6. The 1/22 title match is on youtube here: https://www.youtube.com/watch?v=jN3_U4SA9dU
  7. I think what Loss describes is the January 15th trios. According to cubsfan 1/22 has the rudos winning a title match 1/15 has the tecnicos winning a brawl.
  8. Basically, if you donate $25 or more to the Hispanic Foundation's UNIDO Disaster Relief Fund I will draw you a wrestler with a notable run in Puerto Rico. Every drawing will be 9x12, with a color scheme of black, white, and one other color of your choice. Okay, so here’s what to do: 1.) Donate $25 or more to The Hispanic Federation 2.) Email me a copy of the receipt. My email is TheAnthonyStock at gmail dot com 3.) In the email, tell me what wrestler you want and what color you want. Sorry, just one color. I may end up having to make a lot of these. 4.) Remember to tell me your address. Where am I sending this drawing? 5.) Wait for the drawing to arrive. It may take a while (I do have a full time job) but I’ll get to it. I promise. 6.) Display the art with pride. By donating you made a difference, even if it was only $25. We do what we can. Feel free to share this with anybody you think would be interested. Thanks for helping! Here's the link for the Hispanic Foundation: https://hispanicfederation.org/unidos/ Here's the link to my tumblr post about this, including pictures I drew of Abdullah the Butcher and Carlos Colon: https://theanthonystock.tumblr.com/post/166059840641/donate-to-disaster-relief-in-pr-get-drawings-of If you donate, I really appreciate it. Feel free to share my tumblr link with anybody else you think might be interested.
  9. Graham Crackers

    Happy 99th Birthday El Santo (from Google)

    It feels very appropriate that Jack Kirby and El Santo are both celebrating their centennials next year.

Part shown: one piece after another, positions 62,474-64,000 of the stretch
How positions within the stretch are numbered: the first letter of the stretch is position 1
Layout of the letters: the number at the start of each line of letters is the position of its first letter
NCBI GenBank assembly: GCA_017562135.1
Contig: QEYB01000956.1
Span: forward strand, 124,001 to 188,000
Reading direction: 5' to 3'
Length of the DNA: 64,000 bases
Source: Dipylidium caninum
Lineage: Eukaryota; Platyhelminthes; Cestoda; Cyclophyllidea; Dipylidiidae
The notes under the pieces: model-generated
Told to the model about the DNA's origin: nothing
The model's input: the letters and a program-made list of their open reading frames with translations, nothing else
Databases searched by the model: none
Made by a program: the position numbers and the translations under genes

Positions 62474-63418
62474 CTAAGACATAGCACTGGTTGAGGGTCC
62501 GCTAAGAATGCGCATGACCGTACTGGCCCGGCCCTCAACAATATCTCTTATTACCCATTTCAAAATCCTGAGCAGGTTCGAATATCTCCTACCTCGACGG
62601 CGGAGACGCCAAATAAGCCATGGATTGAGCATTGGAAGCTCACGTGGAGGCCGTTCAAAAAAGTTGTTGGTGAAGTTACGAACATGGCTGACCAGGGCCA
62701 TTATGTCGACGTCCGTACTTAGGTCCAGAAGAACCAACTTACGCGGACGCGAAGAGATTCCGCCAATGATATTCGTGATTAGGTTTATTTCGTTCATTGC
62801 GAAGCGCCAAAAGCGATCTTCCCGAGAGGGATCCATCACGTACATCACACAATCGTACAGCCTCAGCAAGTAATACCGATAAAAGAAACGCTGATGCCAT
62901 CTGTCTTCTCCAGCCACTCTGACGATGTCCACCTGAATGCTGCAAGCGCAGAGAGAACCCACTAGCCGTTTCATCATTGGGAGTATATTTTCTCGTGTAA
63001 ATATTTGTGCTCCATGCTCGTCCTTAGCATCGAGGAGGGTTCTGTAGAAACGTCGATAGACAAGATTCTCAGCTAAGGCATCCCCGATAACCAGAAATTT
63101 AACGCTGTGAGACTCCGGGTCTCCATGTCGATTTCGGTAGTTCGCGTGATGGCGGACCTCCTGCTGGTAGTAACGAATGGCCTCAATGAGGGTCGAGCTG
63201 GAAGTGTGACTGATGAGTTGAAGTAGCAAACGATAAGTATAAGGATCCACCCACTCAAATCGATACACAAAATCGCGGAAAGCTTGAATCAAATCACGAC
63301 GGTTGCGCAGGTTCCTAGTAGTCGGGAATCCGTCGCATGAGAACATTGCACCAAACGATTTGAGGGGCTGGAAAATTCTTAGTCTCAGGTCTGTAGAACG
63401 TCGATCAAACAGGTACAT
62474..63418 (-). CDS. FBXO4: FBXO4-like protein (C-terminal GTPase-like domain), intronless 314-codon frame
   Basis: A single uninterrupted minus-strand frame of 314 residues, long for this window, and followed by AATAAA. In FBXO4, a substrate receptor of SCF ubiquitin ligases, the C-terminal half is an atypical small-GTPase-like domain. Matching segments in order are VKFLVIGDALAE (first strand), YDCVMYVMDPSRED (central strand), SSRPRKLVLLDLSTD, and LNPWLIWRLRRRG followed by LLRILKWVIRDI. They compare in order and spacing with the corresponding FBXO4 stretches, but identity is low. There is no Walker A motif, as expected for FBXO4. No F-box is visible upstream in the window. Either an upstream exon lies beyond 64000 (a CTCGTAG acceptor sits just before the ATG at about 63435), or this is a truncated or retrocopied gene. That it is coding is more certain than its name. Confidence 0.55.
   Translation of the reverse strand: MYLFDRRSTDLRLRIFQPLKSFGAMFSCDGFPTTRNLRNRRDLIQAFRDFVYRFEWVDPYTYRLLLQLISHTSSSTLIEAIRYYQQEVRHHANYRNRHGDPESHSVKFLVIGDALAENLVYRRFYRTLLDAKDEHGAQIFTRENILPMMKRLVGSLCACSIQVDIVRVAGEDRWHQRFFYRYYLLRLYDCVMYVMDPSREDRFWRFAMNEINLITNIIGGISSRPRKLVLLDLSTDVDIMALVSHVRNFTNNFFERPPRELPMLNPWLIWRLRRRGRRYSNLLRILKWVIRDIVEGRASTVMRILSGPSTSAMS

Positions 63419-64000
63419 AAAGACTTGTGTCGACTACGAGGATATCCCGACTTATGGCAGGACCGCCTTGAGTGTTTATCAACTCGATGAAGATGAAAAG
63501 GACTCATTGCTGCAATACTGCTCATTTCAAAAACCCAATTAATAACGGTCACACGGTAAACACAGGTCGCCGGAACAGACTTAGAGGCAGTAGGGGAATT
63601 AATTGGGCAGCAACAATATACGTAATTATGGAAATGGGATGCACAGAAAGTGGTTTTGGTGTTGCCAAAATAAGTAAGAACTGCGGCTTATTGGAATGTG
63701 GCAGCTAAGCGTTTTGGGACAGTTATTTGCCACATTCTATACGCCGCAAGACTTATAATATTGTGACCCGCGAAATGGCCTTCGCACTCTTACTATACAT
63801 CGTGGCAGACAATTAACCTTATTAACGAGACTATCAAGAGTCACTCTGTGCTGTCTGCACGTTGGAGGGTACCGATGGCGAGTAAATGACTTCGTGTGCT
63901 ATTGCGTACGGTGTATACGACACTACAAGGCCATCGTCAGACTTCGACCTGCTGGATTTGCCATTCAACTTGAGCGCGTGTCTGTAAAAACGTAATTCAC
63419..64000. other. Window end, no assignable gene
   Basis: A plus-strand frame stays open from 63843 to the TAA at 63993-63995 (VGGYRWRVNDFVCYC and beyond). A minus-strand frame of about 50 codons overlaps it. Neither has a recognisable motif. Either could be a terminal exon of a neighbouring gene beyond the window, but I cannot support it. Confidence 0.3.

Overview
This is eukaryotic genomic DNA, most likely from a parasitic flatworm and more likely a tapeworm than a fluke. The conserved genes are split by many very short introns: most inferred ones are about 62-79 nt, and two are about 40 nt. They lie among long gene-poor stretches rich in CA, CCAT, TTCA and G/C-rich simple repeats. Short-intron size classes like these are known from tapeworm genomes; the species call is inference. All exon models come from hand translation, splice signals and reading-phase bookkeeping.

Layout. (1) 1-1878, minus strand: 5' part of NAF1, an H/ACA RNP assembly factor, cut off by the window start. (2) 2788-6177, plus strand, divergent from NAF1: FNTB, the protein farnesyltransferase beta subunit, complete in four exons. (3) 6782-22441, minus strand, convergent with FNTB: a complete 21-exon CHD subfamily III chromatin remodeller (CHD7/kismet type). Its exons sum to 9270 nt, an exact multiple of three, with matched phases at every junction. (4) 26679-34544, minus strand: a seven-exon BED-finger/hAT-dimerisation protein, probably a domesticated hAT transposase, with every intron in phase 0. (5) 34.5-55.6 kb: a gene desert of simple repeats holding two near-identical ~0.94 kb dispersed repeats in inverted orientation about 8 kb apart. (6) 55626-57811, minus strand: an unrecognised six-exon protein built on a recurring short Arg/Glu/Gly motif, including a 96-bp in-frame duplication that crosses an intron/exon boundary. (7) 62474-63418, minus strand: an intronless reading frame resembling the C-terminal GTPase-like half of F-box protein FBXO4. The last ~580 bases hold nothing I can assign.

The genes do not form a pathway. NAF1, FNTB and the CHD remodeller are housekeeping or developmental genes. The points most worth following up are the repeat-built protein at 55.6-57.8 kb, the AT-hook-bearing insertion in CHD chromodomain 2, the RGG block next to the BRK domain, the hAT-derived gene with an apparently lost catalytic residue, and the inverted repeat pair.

10. Graham Crackers

    Quarterly Feel Good Poll

    I've been slowly drifting away from wrestling for a while now but I'm trying to get myself hyped for the new 80s sets. Current favorite wrestler to watch: Last fun match you saw: Last fun interview/promo you saw: Most fun you've had watching wrestling lately: I'm lumping all four of these together. The only match I've watched recently is The Final Deletion which was delightful. Around the time I watched this a few weeks ago there was some weird drama in my family about my brother so now whenever my best friend and I talk about my family we can't stop calling him BROTHER NERO. It lead to a stream of texts from my buddy fantasy booking my family including Willow being unmasked as my mom and my dad getting caught watching porn on Vanguard 1. I haven't devoted much time to wrestling lately but I've gotta say that it's those damned Hardys that have been on my mind. (My family is fine by the way, my brother is just... an enigma). Wrestler you want to see more of: I'm really excited about the Puerto Rico set (I have to wait just a little bit to order it) and specifically I want to see some Carlos Colon defending his turf in Last live show attended: I actually went to last year's NXT Takeover in Brooklyn. It was fun but I've realized that I prefer to see wrestling in an intimate atmosphere to those big arena shows. My friends have been going to a lot of local indy shows lately so I'll probably join them sooner or later. Match you're most looking forward to watching: I've been holding off on the Colon/Hansen feud for a while. It sounds awesome. Last interesting thing you read about wrestling: Segunda Caida tackling 2002 Zero-One EDIT: I just saw the immortal Abhay Khosla's tumblr post about drama on the set of the Rock's new movie and it also feels appropriate for this spot; http://twiststreet.tumblr.com/post/148702893775 Favorite recent post on this board: I'm digging OJ writing about golden age wrestlers. I watched a bunch of that Chicago Film Archives stuff when it was first uploaded and he's got me wanting to dive in again. Favorite thing about the wrestling landscape in the past three months (if you live in the past, then go with your past three months of time-traveling): My friends always used to see me as the "guy who watches foreign stuff and indy wrestling" but now they're all following various independent promotions.
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  12. Yeah, that was me voting for Los Bucaneros at number 2. I wonder who the other two voters were.